Last Thursday, Cecilia Rouse, chair of President Biden’s Council of Economic Advisers, gave a Zoom talk to the Stanford Institute for Economic Policy Research (SIEPR). I “attended” for the first 20 minutes, but then signed off to “attend” another Zoom talk out of Stanford presented by Scott Atlas.

But I circled back, as Jen Psaki would say, to watch the rest of the talk, which you can find here. I wondered particularly whether and how Rouse would deal with the graph on declines in black and Hispanic poverty that I highlighted and discussed here, which, incidentally, the Wall Street Journal used as a “Notable and Quotable” in their April 28, 2022 print issue (April 27 online.)

Here’s the relevant part, at the 24:50 point:

Rouse shows the graph that I commented on. Notice the little gray bar at the end. There are two things interesting here. First, she introduces the issue by talking about inequality. But then she talks about the decline in poverty. That’s what she should talk about. I don’t care, and I bet most poor people don’t care, if inequality is increasing if the worst off are becoming substantially better off, as the graph shows. Notice the speed up in the drop in poverty for black and Hispanic people from 2017 to 2020. Rouse seems to care about black and Hispanic people. But what does she focus on? The little gray part at the end: the drop in poverty from 2019 to 2020, which occurred, as she stated correctly, because of the huge child care tax credit in the CARES Act of March 2020. Is she so uncurious not to wonder why poverty among black and Hispanic households plummeted from 2017 to 2019, without the increased child care tax credit? If someone cares about reducing poverty, isn’t it important to look into why those reductions happened before the increased child tax credit?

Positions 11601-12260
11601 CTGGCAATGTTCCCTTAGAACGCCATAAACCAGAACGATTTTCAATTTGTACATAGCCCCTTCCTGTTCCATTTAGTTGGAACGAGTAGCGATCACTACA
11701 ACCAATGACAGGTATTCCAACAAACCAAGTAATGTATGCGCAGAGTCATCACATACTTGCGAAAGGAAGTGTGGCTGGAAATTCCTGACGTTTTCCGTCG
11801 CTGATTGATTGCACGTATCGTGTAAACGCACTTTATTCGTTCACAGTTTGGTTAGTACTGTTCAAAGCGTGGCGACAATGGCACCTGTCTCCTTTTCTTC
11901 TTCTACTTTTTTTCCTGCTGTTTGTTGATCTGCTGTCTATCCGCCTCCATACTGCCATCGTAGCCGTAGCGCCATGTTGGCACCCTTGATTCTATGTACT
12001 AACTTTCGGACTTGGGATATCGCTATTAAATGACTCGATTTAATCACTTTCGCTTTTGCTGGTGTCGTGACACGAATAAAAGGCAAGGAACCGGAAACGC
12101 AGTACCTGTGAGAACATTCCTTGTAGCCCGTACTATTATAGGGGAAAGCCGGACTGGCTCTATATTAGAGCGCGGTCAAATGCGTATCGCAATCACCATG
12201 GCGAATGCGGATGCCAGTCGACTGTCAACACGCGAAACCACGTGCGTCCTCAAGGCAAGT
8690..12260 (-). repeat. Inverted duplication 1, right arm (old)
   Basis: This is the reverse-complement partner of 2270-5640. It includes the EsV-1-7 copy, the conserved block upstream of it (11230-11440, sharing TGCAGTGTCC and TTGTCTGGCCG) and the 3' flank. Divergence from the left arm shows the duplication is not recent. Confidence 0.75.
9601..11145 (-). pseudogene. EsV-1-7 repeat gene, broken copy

This, to me, was the most disappointing part of her talk. The gatekeeper for questions was the host, economist Mark Duggan. I don’t know if anyone submitted a question on this. If so, Duggan didn’t ask them.

Much later, at about 46:08, when she discusses the 2017 tax bill, she focuses on some tax breaks it created for the very wealthy, without mentioning what they are. She has to be aware of the tax break for the wealthy that the bill reduced substantially, namely the restriction of the deductions for state and local taxes for those who itemize.

Rouse says it’s “not obvious at all” that the tax cut had good effects. We haven’t seen big good effects of the tax bill. Really? One of her predecessors, Trump’s CEA chair Kevin Hassett had some pretty careful analysis of the the effects on growth of the tax cut. His analysis helps us understand how the tax cut could indeed be behind the large drop in poverty. It’s much more careful than anything that Rouse and her colleagues did on the same issue in their 2022 Report. Is this just bad propaganda or does she know something we don’t?

In Part II, I’ll highlight some other parts of her talk, including some parts I liked, particularly on immigration and on the FDA.